How did you come up with the name “Black Water Siren”?

How did you come up with the name “Black Water Siren”?

My maiden name ‘Douglass’ is Scottish. Douglass means ‘black water’ in the Gaelic language of my ancestors. The word ‘siren’ is another name for a mermaid, the folklore of which I find to be most fascinating. Let me tell you a story…

Once upon a time I was on holiday in Ocracoke, NC, and was lolling about on a fairly deserted beach, basking in the sun with the sparkling ocean waves splashing over my feet. Lying there warm and half asleep, lulled by the heartbeat of the sea, I meditated on my persistent feeling of anticipation whenever I was at the shore. I’ve always felt like if I waited long enough, was vigilant enough, I would find a treasure in the sand, spat out and forgotten by the ocean tide. While I’ve found many lovely things beachcombing over the years, I never really found that one special magical gem, that ethereal mermaid’s trinket. So I made one.

I retrieved a pair of pliers and copper wire from the car; I always keep them handy in case I get inspired, and wove together a necklace made from seashells along the water’s edge. When it was finally finished it was a magnificent and beautiful piece, shells of shimmering amethyst and cream, sienna and rust, with shiny threads of copper lacing them all together that would later turn a rich brown patina with the salty air.

I left it on the beach that day, draped gracefully over a large sandy piece of driftwood, as if an admiring mermaid had become distracted and inadvertently left it behind, high on the beach where the lazy summer tides wouldn’t bother to navigate.

I have often wondered what became of that necklace, if anyone found it and took it home, what that person is like, what they thought when they found it, where the necklace is now.

Then an awesome thought struck me. I was that mermaid, that siren of jewelry. It was I who manifested the magical gem, the mermaid’s trinket. The precious gift I had been anticipating and searching for so long was simply to be found within the magic of being someone else’s unknown nautical muse, to be able to bring a little magic and beauty into someone else’s life.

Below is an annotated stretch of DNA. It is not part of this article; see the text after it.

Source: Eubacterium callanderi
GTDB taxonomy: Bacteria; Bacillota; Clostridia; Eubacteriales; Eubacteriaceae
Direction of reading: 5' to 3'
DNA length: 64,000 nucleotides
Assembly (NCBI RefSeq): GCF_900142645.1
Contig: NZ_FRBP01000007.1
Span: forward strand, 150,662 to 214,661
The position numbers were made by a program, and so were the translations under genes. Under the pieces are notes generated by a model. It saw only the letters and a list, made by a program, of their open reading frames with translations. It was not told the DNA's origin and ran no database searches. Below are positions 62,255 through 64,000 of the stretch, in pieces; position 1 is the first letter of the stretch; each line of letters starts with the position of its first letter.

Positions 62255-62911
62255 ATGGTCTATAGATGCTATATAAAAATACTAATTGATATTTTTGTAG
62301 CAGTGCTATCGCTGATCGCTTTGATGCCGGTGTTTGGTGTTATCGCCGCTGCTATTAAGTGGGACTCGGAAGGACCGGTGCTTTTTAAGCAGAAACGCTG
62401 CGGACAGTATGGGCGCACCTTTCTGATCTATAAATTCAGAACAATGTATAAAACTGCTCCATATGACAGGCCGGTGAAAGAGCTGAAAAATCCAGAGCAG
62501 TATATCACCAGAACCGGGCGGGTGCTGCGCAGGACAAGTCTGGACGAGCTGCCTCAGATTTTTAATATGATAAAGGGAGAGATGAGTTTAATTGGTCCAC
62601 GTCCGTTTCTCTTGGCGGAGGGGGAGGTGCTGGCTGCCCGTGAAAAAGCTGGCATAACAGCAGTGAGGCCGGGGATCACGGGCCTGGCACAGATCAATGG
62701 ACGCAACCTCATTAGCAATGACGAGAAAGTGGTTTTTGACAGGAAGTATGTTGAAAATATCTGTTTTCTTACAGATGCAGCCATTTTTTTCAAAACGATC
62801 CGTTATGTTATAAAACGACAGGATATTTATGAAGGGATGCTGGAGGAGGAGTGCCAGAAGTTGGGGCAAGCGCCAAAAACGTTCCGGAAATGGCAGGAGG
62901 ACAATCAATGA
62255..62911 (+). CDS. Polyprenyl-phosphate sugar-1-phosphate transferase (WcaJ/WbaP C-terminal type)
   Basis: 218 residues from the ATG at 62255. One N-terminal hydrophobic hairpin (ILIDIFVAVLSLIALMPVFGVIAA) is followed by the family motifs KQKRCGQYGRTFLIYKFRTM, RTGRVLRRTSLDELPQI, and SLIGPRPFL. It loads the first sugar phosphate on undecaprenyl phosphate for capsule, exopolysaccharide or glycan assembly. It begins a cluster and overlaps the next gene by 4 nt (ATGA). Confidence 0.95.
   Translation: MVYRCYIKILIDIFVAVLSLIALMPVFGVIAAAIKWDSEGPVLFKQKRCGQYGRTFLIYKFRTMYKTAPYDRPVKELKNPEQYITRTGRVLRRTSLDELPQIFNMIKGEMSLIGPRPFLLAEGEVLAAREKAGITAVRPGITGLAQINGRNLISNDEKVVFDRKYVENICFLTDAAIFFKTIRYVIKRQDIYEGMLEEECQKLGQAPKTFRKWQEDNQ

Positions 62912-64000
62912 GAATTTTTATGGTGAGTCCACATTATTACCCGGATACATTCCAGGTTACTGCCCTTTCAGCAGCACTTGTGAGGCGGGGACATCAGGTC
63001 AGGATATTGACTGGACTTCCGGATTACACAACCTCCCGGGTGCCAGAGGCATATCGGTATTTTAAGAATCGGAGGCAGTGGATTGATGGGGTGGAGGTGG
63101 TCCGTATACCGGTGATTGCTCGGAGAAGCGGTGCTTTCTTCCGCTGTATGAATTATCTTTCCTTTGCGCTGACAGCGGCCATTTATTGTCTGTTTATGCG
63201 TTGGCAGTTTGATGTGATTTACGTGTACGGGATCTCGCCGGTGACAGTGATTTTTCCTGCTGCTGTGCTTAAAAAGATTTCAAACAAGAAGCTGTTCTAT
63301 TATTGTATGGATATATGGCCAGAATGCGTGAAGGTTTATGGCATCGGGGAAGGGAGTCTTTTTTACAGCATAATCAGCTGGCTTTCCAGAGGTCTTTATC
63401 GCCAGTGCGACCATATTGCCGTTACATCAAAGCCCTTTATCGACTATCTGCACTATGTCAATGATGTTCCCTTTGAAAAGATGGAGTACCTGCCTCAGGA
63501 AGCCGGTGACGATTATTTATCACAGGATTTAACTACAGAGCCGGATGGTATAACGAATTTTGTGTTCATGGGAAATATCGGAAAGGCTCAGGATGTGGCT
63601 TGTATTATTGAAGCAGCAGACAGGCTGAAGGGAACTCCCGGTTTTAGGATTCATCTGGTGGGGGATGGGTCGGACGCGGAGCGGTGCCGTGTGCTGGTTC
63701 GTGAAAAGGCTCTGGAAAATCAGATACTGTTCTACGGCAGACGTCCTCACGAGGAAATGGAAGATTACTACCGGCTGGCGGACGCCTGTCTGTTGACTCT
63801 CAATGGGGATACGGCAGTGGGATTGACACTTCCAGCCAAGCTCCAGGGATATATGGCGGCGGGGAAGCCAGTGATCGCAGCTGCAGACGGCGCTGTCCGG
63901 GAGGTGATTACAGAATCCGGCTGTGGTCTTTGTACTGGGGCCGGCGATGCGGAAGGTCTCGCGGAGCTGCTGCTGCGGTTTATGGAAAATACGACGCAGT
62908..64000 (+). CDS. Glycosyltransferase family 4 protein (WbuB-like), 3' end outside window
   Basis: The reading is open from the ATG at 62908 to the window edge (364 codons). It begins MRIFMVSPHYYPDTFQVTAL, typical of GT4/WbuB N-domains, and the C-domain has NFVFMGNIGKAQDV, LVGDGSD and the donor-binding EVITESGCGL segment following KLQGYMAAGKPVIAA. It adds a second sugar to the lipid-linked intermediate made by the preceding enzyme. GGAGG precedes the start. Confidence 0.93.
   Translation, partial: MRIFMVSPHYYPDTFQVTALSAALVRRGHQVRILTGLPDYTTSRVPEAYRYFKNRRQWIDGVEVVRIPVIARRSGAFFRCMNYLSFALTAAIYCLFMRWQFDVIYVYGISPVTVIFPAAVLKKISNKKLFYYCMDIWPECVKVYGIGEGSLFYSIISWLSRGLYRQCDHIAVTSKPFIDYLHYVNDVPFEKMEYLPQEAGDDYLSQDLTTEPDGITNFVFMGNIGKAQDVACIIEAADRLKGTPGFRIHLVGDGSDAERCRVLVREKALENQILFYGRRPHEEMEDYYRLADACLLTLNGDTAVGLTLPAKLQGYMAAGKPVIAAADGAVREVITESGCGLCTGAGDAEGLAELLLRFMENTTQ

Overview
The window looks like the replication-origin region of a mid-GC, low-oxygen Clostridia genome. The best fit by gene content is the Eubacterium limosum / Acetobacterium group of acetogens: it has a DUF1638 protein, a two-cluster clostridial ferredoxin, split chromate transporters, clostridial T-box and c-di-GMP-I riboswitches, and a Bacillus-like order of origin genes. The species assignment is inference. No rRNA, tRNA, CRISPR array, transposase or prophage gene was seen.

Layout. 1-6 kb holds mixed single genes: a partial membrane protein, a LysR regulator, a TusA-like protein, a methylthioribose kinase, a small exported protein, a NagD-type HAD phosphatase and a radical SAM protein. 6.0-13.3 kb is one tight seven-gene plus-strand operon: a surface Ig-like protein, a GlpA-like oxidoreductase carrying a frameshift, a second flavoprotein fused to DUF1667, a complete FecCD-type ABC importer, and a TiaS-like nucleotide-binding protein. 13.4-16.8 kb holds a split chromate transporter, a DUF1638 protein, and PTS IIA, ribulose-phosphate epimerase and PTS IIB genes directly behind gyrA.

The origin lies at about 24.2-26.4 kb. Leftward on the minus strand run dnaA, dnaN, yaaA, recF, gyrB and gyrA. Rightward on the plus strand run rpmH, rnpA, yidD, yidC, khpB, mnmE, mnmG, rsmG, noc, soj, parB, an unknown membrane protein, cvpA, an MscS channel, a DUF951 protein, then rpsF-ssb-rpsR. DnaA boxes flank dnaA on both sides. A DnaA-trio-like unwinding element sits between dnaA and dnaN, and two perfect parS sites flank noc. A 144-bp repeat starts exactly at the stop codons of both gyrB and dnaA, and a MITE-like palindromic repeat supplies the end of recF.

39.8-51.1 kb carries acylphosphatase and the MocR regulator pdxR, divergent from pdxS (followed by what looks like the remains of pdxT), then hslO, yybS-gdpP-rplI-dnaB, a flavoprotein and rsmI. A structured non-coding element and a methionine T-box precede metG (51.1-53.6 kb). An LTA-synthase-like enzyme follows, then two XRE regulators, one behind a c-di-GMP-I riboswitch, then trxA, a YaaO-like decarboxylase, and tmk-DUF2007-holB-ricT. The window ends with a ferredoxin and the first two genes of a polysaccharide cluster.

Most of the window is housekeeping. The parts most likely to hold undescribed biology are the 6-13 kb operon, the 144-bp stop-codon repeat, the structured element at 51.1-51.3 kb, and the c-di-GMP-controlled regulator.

Quite serendipitously, as if to validate my epiphany, I recently stumbled upon this book summary:

“A long time ago, mermaids would rise from the waves on the Breton shores to comb their long hair on moonlit nights. Sometimes they would came ashore in daylight and spread out on the sand their beautiful white linens covered with precious treasures—pearl necklaces, rings of all kinds, and jewels. If anyone approached, they would wrap up their treasures and quickly dive into the sea. One day two young girls were walking along the beach gathering shells. They were surprised and excited to see a mermaid so busy playing with her treasure that she did not notice them. They tiptoed toward her. When they were right in front of her, she looked up, but she did not grab her treasure and plunge into the sea. Instead she gave each of them a gift in a small white linen cloth, making them promise not to open it until they got home. She then waved and dove into the sea. One of the girls could not wait and opened her linen right away. She found nothing but dirt. The other girl waited until she got home and found her linen full of sparkling jewels.” From The Gift of the Mermaid, retold by Ruth Stotter as written in The Golden Axe.

Zurück zum Blog